The Mason City Globe-Gazette from Mason City, Iowa on May 2, 1936 · Page 3
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May 2, 1936

The Mason City Globe-Gazette from Mason City, Iowa · Page 3

Mason City, Iowa
Issue Date:
Saturday, May 2, 1936
Page 3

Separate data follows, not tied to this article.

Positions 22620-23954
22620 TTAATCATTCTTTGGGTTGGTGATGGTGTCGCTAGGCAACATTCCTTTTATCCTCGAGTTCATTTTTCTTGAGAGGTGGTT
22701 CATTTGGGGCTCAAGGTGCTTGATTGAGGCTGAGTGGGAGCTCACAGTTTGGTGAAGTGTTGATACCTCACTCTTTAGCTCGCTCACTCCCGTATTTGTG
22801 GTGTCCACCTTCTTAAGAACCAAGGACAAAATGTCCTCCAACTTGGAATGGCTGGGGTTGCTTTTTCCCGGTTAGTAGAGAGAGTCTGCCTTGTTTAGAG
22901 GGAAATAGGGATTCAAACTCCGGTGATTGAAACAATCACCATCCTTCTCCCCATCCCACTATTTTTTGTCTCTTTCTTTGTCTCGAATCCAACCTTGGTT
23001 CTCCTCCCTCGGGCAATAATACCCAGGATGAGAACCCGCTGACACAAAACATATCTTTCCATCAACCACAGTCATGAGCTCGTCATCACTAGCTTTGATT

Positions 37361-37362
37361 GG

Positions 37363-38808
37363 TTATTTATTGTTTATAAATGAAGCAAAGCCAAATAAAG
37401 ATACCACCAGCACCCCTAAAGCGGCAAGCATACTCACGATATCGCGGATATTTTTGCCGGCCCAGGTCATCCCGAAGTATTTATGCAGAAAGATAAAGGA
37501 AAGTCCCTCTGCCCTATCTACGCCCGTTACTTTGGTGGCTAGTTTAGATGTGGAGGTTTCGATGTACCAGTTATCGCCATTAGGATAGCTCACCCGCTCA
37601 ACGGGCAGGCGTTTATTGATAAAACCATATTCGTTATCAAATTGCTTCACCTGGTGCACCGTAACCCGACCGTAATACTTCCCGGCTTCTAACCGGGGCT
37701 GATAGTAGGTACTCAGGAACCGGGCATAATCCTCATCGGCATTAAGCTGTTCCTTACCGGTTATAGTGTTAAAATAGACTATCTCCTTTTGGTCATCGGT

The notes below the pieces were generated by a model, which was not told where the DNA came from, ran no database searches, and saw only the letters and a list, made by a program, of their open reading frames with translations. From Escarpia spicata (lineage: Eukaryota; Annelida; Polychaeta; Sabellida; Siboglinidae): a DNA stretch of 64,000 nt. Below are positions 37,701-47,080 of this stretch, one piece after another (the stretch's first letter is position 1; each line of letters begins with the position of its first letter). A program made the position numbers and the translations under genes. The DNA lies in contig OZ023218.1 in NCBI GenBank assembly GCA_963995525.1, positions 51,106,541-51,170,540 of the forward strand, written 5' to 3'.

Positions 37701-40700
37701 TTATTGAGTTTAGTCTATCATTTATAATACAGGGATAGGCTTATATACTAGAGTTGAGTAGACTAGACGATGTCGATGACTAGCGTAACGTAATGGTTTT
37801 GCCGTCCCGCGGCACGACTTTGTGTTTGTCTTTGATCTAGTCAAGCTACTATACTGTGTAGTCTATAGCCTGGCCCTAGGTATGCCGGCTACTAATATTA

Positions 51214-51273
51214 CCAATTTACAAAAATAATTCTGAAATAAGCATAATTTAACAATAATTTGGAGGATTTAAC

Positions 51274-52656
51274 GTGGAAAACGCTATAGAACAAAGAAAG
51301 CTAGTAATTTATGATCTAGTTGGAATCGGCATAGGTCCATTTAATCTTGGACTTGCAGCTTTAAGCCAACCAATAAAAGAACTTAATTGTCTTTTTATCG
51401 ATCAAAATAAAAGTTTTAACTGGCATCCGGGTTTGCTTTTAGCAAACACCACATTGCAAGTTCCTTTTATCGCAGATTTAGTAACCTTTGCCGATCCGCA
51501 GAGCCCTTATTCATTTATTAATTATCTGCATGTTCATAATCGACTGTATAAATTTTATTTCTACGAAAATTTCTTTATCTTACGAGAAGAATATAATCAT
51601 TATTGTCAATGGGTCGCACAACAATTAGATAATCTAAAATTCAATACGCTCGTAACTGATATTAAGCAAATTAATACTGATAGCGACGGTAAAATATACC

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MASON CITY GLOBE-GAZETTE, MAY 2 · 193o THREE 'I. INVESTIGATION OF FHA SANCTION OF PROJECTS URGED False and Misleading Claims Have Been Made as to U. S. Approval. WASHINGTON, D. C.--False and misleading claims of federal housing administration approval of housing projects and residential development brings a warning to the public by the federal housing administration, urging caution in accepting such statements without investigation. "Extravagant claims of governmental approval," said the administrator, Stewart McDonald, "of housing developments about which the federal housing administration knows little or nothing have manifested themselves in a number of places. Our attention is called to some claims that actually have reached publication in news columns as well as in advertisements. "The federal housing administra- tion has a very real obligation to the public in protecting it against such misrepresentation. The approval of a housing development or a subdivision by the federal housing administration means that a careful and thorough analysis has been made of the entire project and that it has been found to be economically sound. The danger of an overexpanded real-estate market which would cause unstable values is recognized, and insofar as possible no project receives approval unless there is sufficient evidence of a demand for the type of property under consideration. "It is regrettable that some few unscrupulous developers have published false statements claiming federal housing administration approval. If there appears to be any question about such approval, the public is urged to check with the administration's local insuring office, which will be glad to give the desired information." Compact, Convenient Cottage I Seasonal Loans. The seasonal payment plan arranged for farmers provides a convenient method of improving the farmstead. Many loans are arranged with payments to be met after the crop is harvested, even though the loan may have been granted several months previously. Full details of seasonal loans are obtainable at any bank or from the federal housing- administration. i Housing Hints Tips on How and What to Improve. FHA Insures. The federal housing administration lends no money. It insures loans made by private financial institutions operating under provisions of the national housing act. Bathroom Heat. Some auxiliary heat in a bathroom is a most desirable thing to have; an electric wall heater or a gas heater are practical and adequate. To stand before such an appliance after the bath is a luxury indeed. News! Now you can pay for painting in convenient monthly installments, through Pittsburgh's Time-Payment Plan. No red tape. No down payment ... as long as 18 months to pay. First payment 30 days alter work is completed and accepted as satisfactory by you. Only 5% f i n a n c i n g cost. Covers both paint and labor. Come in and see us for full information. HUGH DAVEY SON Phone 8*4 15 Second St. S. W. Automobile and Window Glass Plate Dresser Tops Plays Presented. KANAWHA--A program which included two plays "Thanks Awfully" and "Company Cake" were given at the primary school building Tuesday evening. The program was sponsored by the 4-H club girls. This brick cottage provides comfortable quarters for the average small family. The simple design is in excellent taste and no modern convenience has been sacrificed to compactness. The house was built in Foxcroft, Va., at a cost of 54,891). William L Harris was the architect. The exterior is of brick and there are five rooms and bath on the first floor. A room -ou!d be finished upstairs at a later time if the owner should so desire. The small kitchen is at the. rear of the house and is next to a laundry room. A special bin has been provided for fuel and there is ample storage space. Each bedroom has a large closet and a place for linens has been provided In the hall. The cottage was financed by a single mortgage insured by the federal housing administration. The monthly payment, including interest, part principal, hazard insurance and taxes is $35.91. PHONE 504 FOR YOUB DEPENDABLE ELECTRICAL SERVICE AT A LOW COST No Job Too Big or Too Small ECONOMY ELECTRIC CO. Next to Chapman Furniture SPECIAL PRICES $50 on Radiation and Water Softeners. Completely Installed for CONTINUES DRIVE TO REDUCE HOME UILDING COSTS American Builder Takes Issue With President on Shorter Hours. Continuing its campaign to reduce home building costs so that more ; homes will be built, American Builder for May takes sharp issue with President Roosevelt's recent-declaration in favor of "shorter working hours at the same pay" and declares hat it would increase building costs nd thereby largely prevent re-employment of 3,000,000 men who are till unemployed in the building industry. "Why there continues to be so much unemployment is a question nf vital importance," this leading ournal of the building industry agrees, but points out that unless he things done attack the real cause they are more likely to pro- .ract unemployment rather than reduce it. "The American Builder is not concerned with politics," it says in an editorial, "but it is concerned with and tries to discuss, everything af- | 1 V4 Lb. Point and Enamel Cleaner 25c | J. F. Garvey Plumbing Co. 19 First Street N. E. Phone 158 F o r Permanence . . . . Beauty and Stability use Washed, Screened and Sized Sand and Gravel. THREE GRADES OF SAND--FOUR SIZES OF GUAVEL IDEAL SAND GRAVEL CO. PHONE 551 A l l Kinds o f . . . Concrete Brick Work Martin Bros.,Contractors S Ninth St. N. W. Phone 2390 For Free Estimate ON HOUSE WIRING Phone 2649 Facilities for Complete Service, Fixtures and Wiring. L. E. 'les' Toole Electrical Construction 606 S. Georgia Ave. Masou City ·fete · d During the Severe Winter Just Past Street Cars Rendered a Valuable Service to Grade and High School Students. With sub-zero weather for weeks at a time, and almost impassable streets . the Street Cars demonstrated their importance as a re' liable means of transportation this past winter. To render a high degree of public service is the constant aim of this organization. MASON CITY AND CLEAR LAKE RAILROAD fecting building. Can Contribute. "President Roosevelt said in a recent address: 'While the total production of America is about back to the high point before the depression, only a little more than- 80 per cent os many human beings are engaged in turning out that production. . . . It seems reasonable, therefore, that industry can contribute in great measure to the increase of employment if industry as a whole will undertake reasonable reductions of hours of work while, at the same time, they keep the individual's pay envelope at least as large as it is today.' "The American Builder throughout the depression has contended that a large increase of production in industry as a whole would restore employment, and that nothing else would. Is it a fact, then, that great unemployment continues a£ter total production has been almost restored --that, therefore, stimulation of production is not all that is required to cause full re-employment? "Let us consider the facts about the building industry. Home build- in" has greatly increased; but contracts for residential construction in the first quarter of 1936 were still only 27 per cent as large as in the first quarter of 1929--S136,- 275,000 in the first quarter of 1936, as compared with 5511,200,000 in the first quarter of 1929. Contracts for other building were only 44 per cent as large as in 1929--being 5601,000,000 in the first quarter ^pf 1936, as compared with 51,367,000,000 in the first quarter of 1929. Still Behind. "Thus, total contracts for build- in^ in the first quarter of this year were only 40 per cent as large as in the last year before the depression-- 5737,275,000 in 1936, as compared with 51,867,000,000 in 1929. In other words, total building has been running thus far in 1936 at an annual rate of about four and a half billion dollars less than in 1929. ) 1929. "That production in the building industry is still at least 60 per cent less than at the 'high point before the depression.' "That failure to restore production in the building industry is sufficient to explain the continued unemployment o£ 3,000,000 persons. "That, in order to restore production and employment in industry as a whole, it will be necessary to increase present production in .he building industry alone at least 50 per cent. "Further reductions of hours of vrork without reduction of employes' aily or weekly pay would increase ourly wages and thereby increase the incentive of all private indi- iduals and business concerns to in- est in new buildings." Thick Walls. A thick wall is always attractive. Where pierced by doors and windows the deep "reveals," as the sides of this cut are called, lend a sense of solidity and permanence to a house that an ordinary wall lacks. Not many can afford the luxury of an 18 or 20-inch outside wall, but frequently the wall can be thickened at some inside door without making the padding obvious, and the deep effect is thus obtained. If the reveal is deep enough to panel, this effect is enhanced greatly. Front Hearth. The front hearth--that is thai part of the hearth that is outside of the fireplace itself--should be not less than 18 inches deep. Logs break up when they burn, and flam ing embers roll in all directions. A narrow front hearth is dangerou in such a case, as these embers maj roll beyond the hearth and burn the floor or rug. Besides its prac tical use as a fire protection, a wid hearth looks better: it has a mor generous feeling, and large andiron seem more at home with plenty o hearth in front of them. Insulation. If you build a house without basement be sure the first floor well insulated. A wooden subfloo heavy waterproof paper, a layer some rigid insulating material--th thicker the better--or a blanket in sulation between l-by-2 sleepers- an then the finish floor should keep 01 the cold. Incidentally the space ta low the flcor should be ventilated prevent dry rot from attacking tt wooden members. Chats With Master Gardener 2. Getting Rid of Weeds in Your Lawn WHEN YOU · BUILD · REPAIR · REMODEL Use "NORTHWESTERN" Portland Cement · For Beauty 0 Permanence · Satisfaction Northwestern States Portland Cement Co. General Olfiws, fith l''loor First National Bank Bids. I know lots of folks have given up hope o£ ever having a weedless lawn. And if I try to tell them that they really can have one they're likely not to believe me. But the treatment I'm going to prescribe has cured lots of lawns that their owners had given up for lost, and I certainly want to urge you to give it a fair trial. In trying to get rid of weeds, the first thing to consider is this. A weed and a grass plant just naturally can't grow in the same identical spot. If you have enough grass plants, if your turf is thick enough, the weeds won't'get started. But when your grass is thin, when it doesn't completely cover the ground, every little spot ot bare soil"practically invites weed seeds to light and grow. And you know you can't keep weed seeds off your place; every breeze brings a crowd of them. So you see why it is that it your grass gets thin you're sure to have a healthy crop of dandelions and other pests. Feeding Is Solution. The real answer to this thin grass problem--and consequently to ^the weed problem--is proper feeding. Because a thin, weedy lawn is a half-starved lawn, almost every time. Here's why. All through the growing season your grass roots are constantly drawing 11 diffsrent food elements from the soil, ant! every single one of these elements is necessary tor healthy growth. If you let even one of them become exhausted from the soil, you're headed for trouble. Just like a child on an incomplete diet, your grass will become thin and sickly, will begin to die out. And right then, the weeds get going! So the first and by far the most important step in controlling weeds is to make sure that your grass has all 11 of these needed food elements. "Very good." you say. "it sounds like a great idea. But how about the weed roots that are already in my soil just waiting to spring up and spoil my lawn?" Well, the answer is exactly the same! You sec, grass roots start growing. earlier in the spring than weed roots do. If you give your lawn a good square meal early enough--just as soon as the frost is out of the ground--it will give your grass a great big head start over the weeds. And later, when weeds do crop up, your grass should be growing so strongly that lots of weeds will find no room to ^row; they'll be choked out. Will Cut Number. Now of course. I wouldn't want to promise that early feeding will make the grass choke out all the weeds in one season. But if you do it right, and do it early enough, it will cut the number down so greatly that you'll feel like going after the rest by hand. But remember--to be effective, it must be done just as soon as frost is out of the ground. And remember, too, that just any old plant food won't do. Manm-ps, for instances, actually contain weed seeds, and putting them on your lawn just makes the problem t h a t much worse. I'd recommend t h a t you buy a complete plant loocl. one that sup- CHANGE MAKES OLD HOUSE NEW Modernization Can Be Done Without Structural Alterations. Much can be done to modernize an old house without making structural changes. Floors can be refinished or recovered; walls can be patched and painted or papered or, in places like bathrooms and kitchens new wall coverings can be installed; heating and plumbing equipment can be replaced; new electric outlets can be installed; the exterioj can be repainted or even recovered and a new roof covering can be laid In addition, slight changes can be made in the architectural appearance; wide overhanging eaves can be cut hack and trimmed tight; jigsaw porches can be removed or replaced by porches of simple design; chimney tops can be simplified; grading around the house can be raised to give the house a lowei appearance, and proper planting can be done to make the house hug the ground. Such work can be done with funds obtained from private institutions under the terms of the federal housing administration's modernization credit plan. NSULATION AID 0 COMFORT IN WINTER, SUMMER 'our Types in General Use Throughout Country at Present. Four tvpes of insulation for omes are" in general use through- ut the country today. Rigid or board form of insulation, lanket or flexible form, metallic oil, and the so-called "fill" type of rtsulation became more generally sed in recent years, as the public earned the fuel-saving as well as omfort-inducing qualities of such modernization projects. Multiple uses of insulation ma erials, according to good authority often contribute savings in con struction costs that should be creel ted when studying the economii value of insulating materials. Some rigid insulating boards have suffi cient structural strength to be use as sheathing. Used in the requisit thickness to give the required re duction in heat transfer, matcria savings can be effected in material and labor. Most rigid insulation are offered in forms suitable fo use as plaster bases. They also ma be used to eliminate plaster an sometimes even painting, costs. Fill type insulating materials ha\ proved their value in stopping fire in walls. Many types have grcatc or less value as sound insulatioi according to the way they are in stalled. Insulations used as r terior finishes may contribute m terially to acoustical properties. Funds with which to finance sue insulating projects may be obtaine from private lending institutions operating under the terms of the federal housing administration's modernization credit plan. "alvin Higden Winner in Contest at Wesley WESLEY--Winners in the aiiiH- ur show, sponsored by the Amcri- in Legion Friday night and at- ·ndcd by 250. were: First, vocal olo by Calvin Higden: second, tap ancc by two girls of prc-school gc; Lois Eleich and Mary Lou averly, and third, three grade upils in a lap dance-. Donnabcllr. ayncs, Jean Bottom and Vnrla Lav Johnson. Store llemodclcd. HEALSBURG, Cal.--When his andlord agreed to borrow S500 to mprove the front of his store. Mr. V. Brown, a druggist, decided to orrow .f2.000 to remodel the in- erior of the building. As a result, he landlord is receiving an in- reased rent and the druggist has ecn forced to employ an additional lerk to care for the new business. It appears Mr. Hoover could have made more of floods in his 1932 alarms. He failed to predict seaweed in the streets.--Atlanta Constitution. Iron is the machine that made foal an automatic fuel Automatic coal firing is revolutionizing heating in every kind of firing job from 250 H. P. boilers down to home furnaces. Let vis give you the interesting facti and figures, FIRESIDE FUEL CO. Phone 888 IF YOUR ROOF LEAKS . . . CALL US We have 5X Red Cedar shingles and Johns-Manville asphalt and asbestos shingles. We shall be glad fo give you a Free Estimate on repairing or re-roofing your house. L A. Moore Lumber Co. Phone 1 1 9 629 South federal Ave. plies all 11 of the food elements your grass needs from the soil. Apply it to your entire lawn, 4 pounds to 100 square feet. THOMAS MACHINE CO. WE DO ALL KINDS OF MACHINE! WORK ALL WORK GUARANTEED Phone 2503 SOS 2nd S. VV. Mason City, la. Electric Motor Repairing By Experienced Men New Motors Bought and Sold Zack Bros. ELECTRIC CO. S06 Second S. W. Phone 977 I ESTIMATES Cheerfully Given On All Kinds of Construction Work I GENERAL CONTRACTORS Phone 2626 525 Ninth St. S. E. PAINT Now PAPER Now F. H. ·v For Long Wear Beauty PAINT WITH THERMOL1ZED TUNG OIL PAINT FINISHES Birge Imperial Fine Wallpaper Patterns RALPH S. SHEPHERD P A I N T S WALLPAPER Hi 1st S. K. OpP- ('hnpniaii's P H O N E 1362 . Make Your Dreams Come True . BUILD THAT HOME OF YOUR OWN We can help you with plans, suggestions and financing. Price and conditions are in your favor. Your new home will not be taxed until 1938 LET FULLERTON'S HELP YOU P L A N FULLERTON LUMBER Go. F R A N K M E L I U S , M a n a g e r 15 Fourth Street S. W. Phone 3838